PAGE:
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Something of a power trio in jazz, Lockett Kang Zakaria – who start a short tour soon (dates below) – bring together some formidable and acclaimed local and international talent.

Drummer Mark Lockett has appeared a number of times at Elsewhere, bassist Umar Zakaria won this year's jazz Tui award for the album Fearless Music and Christchurch's guitarist and educator Brad Kang was a member of the Grammy-nominated One O'Clock Lab Band out of the University of North Texas.

That alone should be enough to persuade jazz aficionados to check them out, but have a look at for them individually on Spotify for further evidence of their  talent.

Time for Brad Kang to answer our Famous Elsewhere Jazz Questionnaire . . .

The first piece of music, jazz or otherwise, which really affected you was . . ?

My mother was a classical pianist and used to play various classical piano recordings around the house. I’ve always loved listening to Bach as a kid and he is still one of my favourite composers to this day!

When did you first realise this jazz thing was for you?

I’ve always loved improvising music whether it was jazz or not – it was a very slow natural process for me! I think it immediately clicked when I first joined the junior jazz ensemble at Burnside High School as a year 9.

What one piece of music would you play to a 15-year old into rock music to show them, 'This is jazz, and this is how it works'?

I would play them Kurt Rosenwinkel’s 2005 live recording The Remedy, somebody actually showed it to me around that age and it had a lot of common ground with the music I was into.

Time travel allows you go back to experience great jazz. You would go to . . ?

I would love to be in New York City – at any point in time really but especially the early 2000s when all the modern greats were coming up playing and hanging around town.

Which period of Miles Davis' career do you most relate to, and why: the acoustic Fifties; his orchestrated albums with Gil Evans; the acoustic bands, the fusion of the late Sixties; street funk of the Seventies or the Tutu album and beyond in the Eighties . . .

My favourite Miles era is during his time with his Second Great Quintet. The way he stretches out on jazz standards still resonates with me deeply.

Any interesting, valuable or just plain strange musical memorabilia at home?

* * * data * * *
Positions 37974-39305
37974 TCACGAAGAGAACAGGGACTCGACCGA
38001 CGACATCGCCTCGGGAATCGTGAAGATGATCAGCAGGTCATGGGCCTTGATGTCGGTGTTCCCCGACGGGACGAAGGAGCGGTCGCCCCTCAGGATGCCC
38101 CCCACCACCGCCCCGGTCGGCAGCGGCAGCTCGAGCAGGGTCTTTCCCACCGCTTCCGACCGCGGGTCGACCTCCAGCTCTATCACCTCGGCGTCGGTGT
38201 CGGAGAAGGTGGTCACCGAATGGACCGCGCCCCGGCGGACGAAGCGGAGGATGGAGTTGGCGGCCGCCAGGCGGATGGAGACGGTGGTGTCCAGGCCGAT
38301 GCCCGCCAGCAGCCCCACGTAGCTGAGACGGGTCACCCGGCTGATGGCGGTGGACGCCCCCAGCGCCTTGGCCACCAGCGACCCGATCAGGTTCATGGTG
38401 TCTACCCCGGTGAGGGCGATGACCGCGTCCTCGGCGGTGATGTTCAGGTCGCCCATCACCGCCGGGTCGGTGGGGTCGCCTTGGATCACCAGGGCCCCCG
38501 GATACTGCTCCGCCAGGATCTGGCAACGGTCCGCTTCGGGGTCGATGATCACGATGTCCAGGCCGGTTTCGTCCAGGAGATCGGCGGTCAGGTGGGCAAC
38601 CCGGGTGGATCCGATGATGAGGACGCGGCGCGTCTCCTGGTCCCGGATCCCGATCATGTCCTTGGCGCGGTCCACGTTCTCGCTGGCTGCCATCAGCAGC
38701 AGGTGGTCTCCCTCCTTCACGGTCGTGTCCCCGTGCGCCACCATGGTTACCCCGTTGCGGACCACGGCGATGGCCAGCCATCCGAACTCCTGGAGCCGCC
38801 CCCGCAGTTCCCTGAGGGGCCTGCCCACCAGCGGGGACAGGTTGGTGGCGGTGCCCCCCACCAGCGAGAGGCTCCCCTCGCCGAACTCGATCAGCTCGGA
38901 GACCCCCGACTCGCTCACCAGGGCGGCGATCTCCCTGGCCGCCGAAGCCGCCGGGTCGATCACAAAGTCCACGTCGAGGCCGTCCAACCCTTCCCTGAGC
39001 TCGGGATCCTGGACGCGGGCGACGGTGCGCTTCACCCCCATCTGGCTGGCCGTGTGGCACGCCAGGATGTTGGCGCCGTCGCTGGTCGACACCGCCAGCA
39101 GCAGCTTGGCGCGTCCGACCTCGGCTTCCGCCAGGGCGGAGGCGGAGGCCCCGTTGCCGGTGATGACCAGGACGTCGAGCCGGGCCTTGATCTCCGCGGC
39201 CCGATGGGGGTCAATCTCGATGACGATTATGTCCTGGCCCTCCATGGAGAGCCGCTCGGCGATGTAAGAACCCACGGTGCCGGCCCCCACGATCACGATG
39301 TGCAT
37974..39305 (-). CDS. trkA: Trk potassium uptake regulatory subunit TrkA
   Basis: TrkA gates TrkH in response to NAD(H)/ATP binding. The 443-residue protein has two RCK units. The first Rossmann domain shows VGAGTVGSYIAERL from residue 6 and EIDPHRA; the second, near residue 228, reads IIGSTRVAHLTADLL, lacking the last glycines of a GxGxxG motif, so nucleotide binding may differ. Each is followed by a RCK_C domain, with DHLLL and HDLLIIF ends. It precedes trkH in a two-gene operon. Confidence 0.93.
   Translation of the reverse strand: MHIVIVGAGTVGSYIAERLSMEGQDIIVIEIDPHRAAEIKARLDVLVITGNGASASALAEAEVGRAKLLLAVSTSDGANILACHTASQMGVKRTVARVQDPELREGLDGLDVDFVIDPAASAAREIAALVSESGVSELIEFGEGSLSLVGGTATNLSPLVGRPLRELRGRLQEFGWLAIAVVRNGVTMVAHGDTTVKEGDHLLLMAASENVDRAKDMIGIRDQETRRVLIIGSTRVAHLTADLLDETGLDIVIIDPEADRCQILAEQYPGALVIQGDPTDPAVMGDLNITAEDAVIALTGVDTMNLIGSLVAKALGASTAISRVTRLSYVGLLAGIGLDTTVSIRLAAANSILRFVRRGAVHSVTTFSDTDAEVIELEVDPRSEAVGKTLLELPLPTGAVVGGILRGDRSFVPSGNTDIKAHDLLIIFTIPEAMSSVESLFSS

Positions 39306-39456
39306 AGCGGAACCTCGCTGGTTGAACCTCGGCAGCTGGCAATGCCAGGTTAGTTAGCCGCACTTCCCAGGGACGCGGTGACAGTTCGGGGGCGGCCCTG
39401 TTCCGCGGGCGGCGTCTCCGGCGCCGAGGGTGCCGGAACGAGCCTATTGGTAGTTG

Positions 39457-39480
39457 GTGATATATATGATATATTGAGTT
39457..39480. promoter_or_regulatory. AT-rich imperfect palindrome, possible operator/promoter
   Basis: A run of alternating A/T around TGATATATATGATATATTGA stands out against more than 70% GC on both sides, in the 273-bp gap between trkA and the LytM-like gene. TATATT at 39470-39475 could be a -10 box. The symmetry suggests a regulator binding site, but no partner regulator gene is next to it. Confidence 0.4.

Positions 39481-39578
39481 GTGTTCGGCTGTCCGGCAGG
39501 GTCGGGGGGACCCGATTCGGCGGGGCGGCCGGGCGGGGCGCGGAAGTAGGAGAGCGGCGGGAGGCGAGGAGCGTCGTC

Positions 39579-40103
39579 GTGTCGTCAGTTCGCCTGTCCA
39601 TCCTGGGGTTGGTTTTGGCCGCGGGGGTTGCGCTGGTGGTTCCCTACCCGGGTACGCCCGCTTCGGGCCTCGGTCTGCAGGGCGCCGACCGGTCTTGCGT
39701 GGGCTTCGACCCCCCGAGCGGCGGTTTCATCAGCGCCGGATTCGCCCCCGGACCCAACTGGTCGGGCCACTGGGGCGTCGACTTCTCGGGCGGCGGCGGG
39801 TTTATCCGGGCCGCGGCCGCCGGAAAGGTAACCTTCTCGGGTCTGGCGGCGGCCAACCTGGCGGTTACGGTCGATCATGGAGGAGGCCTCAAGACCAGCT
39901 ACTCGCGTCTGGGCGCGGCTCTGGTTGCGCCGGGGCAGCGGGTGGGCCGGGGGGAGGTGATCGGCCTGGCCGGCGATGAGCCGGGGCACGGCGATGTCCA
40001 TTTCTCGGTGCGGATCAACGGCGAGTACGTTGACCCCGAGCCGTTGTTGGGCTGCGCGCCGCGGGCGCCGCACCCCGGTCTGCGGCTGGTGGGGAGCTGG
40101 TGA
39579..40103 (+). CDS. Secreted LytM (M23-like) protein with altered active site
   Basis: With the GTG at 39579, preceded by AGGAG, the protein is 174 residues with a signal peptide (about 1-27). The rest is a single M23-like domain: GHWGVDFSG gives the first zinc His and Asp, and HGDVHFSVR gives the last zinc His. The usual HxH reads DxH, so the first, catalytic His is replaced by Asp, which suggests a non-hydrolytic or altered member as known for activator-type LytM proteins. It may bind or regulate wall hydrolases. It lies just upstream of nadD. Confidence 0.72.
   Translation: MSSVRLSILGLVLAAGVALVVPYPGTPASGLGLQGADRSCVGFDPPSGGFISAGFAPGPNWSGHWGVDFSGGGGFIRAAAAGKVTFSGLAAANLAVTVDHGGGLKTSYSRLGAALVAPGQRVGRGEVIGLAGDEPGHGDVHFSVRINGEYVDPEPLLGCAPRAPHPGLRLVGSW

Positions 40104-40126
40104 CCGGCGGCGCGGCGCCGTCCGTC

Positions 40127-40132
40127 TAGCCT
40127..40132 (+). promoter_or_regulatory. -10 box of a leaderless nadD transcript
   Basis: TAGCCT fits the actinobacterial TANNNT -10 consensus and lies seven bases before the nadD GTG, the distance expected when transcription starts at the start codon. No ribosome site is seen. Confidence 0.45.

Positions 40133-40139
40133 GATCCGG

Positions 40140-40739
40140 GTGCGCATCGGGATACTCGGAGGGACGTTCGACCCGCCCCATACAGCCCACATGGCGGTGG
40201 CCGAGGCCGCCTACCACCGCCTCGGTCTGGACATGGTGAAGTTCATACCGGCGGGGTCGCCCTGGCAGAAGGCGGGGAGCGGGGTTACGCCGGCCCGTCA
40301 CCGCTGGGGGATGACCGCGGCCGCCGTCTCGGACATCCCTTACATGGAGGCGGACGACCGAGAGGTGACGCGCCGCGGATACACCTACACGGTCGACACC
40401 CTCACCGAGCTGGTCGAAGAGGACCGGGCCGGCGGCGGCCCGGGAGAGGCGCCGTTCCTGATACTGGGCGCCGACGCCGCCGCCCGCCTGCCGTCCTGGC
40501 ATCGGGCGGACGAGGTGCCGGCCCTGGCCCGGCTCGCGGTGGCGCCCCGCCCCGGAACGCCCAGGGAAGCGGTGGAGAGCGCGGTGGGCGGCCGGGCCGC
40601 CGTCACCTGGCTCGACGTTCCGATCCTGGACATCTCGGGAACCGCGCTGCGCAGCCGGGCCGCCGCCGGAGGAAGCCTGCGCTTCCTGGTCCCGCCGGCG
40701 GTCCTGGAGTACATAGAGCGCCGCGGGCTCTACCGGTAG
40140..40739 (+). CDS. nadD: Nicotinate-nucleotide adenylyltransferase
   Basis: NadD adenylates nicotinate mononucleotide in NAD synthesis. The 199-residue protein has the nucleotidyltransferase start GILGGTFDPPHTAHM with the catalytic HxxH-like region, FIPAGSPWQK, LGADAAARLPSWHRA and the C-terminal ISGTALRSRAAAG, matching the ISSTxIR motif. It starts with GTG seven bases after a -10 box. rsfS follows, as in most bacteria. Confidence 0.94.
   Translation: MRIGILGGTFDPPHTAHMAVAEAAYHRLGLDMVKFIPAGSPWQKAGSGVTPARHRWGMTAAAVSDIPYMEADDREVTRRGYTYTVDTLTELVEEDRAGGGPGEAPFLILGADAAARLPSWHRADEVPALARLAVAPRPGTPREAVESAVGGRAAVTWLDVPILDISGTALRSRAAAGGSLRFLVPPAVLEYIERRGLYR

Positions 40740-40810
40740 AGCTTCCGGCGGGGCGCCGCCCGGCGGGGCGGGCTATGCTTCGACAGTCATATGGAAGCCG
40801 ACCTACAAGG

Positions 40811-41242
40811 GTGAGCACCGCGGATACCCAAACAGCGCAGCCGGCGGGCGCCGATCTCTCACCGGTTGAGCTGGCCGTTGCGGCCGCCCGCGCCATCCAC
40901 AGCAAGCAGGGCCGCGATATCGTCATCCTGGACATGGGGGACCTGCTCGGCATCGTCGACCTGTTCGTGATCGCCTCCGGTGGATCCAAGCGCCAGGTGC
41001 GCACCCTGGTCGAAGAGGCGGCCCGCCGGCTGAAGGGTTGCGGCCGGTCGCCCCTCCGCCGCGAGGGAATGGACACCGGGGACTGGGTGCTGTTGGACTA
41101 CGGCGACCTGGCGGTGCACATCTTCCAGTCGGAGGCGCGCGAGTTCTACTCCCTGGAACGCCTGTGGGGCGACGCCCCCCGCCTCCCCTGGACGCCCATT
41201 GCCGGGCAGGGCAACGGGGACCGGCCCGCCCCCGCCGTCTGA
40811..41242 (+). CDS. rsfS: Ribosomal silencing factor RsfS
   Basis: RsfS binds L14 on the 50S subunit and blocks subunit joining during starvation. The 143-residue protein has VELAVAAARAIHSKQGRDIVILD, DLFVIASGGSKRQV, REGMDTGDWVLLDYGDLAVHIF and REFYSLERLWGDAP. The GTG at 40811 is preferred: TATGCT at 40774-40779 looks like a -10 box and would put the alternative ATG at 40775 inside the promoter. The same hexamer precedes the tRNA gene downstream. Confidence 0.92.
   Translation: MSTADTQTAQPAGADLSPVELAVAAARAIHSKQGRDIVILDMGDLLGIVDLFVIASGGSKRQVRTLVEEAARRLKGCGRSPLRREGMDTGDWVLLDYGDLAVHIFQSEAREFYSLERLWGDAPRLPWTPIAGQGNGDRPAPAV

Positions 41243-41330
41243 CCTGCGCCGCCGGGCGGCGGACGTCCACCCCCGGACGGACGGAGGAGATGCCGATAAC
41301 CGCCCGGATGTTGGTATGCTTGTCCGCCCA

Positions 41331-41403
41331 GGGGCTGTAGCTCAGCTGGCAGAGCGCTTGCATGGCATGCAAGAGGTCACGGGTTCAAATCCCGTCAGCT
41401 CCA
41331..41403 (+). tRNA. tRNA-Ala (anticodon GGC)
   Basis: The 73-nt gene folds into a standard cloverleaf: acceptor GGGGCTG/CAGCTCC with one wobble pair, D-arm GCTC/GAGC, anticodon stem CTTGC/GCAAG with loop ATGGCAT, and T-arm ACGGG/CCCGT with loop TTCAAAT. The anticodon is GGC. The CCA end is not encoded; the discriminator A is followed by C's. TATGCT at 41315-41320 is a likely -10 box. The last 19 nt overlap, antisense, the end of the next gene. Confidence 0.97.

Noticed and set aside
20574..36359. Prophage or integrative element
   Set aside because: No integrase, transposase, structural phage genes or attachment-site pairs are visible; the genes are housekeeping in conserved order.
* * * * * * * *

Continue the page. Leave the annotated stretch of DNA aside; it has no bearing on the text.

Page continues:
I have all sorts of random instruments that I picked up during my childhood before I picked the guitar and never touched them again!

The best book on the jazz life you have read is . . .

The Advancing Guitarist by Mick Goodrick – it’s filled with great musical exercises but also comes with great nuggets of wisdom!

If you could get on stage with anyone it would be . . . (And you would play?)

I would love to play with pianist Aaron Parks – his 2008 album Invisible Cinema changed the landscape of modern jazz in my eyes and is one of my absolute favourite musicians on the planet. I would play his tune, off the record, Nemesis.

The three films you'd insist anybody watch because they might understand you better are . . .

I’m not really a film person – so nothing comes to mind unfortunately!

The last CD or vinyl album you bought was . . . (And your most recent downloads include . . .)

The last CD that I bought was great Australian Saxophonist Jamie Oehlers’ duo album with Tal Cohen called Innocent Dreamer. My favourite recent download is Ambrose Akinmusire’s 2017 live album A Rift in Decorum: Live at the Village Vanguard, especially the track Moment in Between the Rest (To Curve an Ache).

One jazz standard you wished you had written . . .

I wish I wrote my favourite jazz standard – Nobody Else But Me by Jerome Kern. It’s the last tune that he ever wrote before he passed. I love its melodic simplicity while managing to be so interesting harmonically.

The poster, album cover or piece of art could you live with on your bedroom forever would be . . .

Again, Invisible Cinema by Aaron Parks! Not necessarily for its beautiful cover but its significance to me. It changed everything for me.

Screen_Shot_2018_12_04_at_8.21.14_AMThree non-jazz albums for a desert island would be . . ?

I don’t think I have any! Maybe some Bach or Tchaikovsky.

Your dream band of musicians (living or dead) would be . . ?

My dream band would be, (all living!) Will Vinson on Saxophone, Aaron Parks on Piano, Matt Brewer on Bass and Eric Harland on Drums.

And finally, is there a track on your most recent album you would love people to hear. And, if so, why that one?

I’d love people to hear my track Spiral from my recent EP Farwell For Now. I think it has the right balance of complexity and accessibility.



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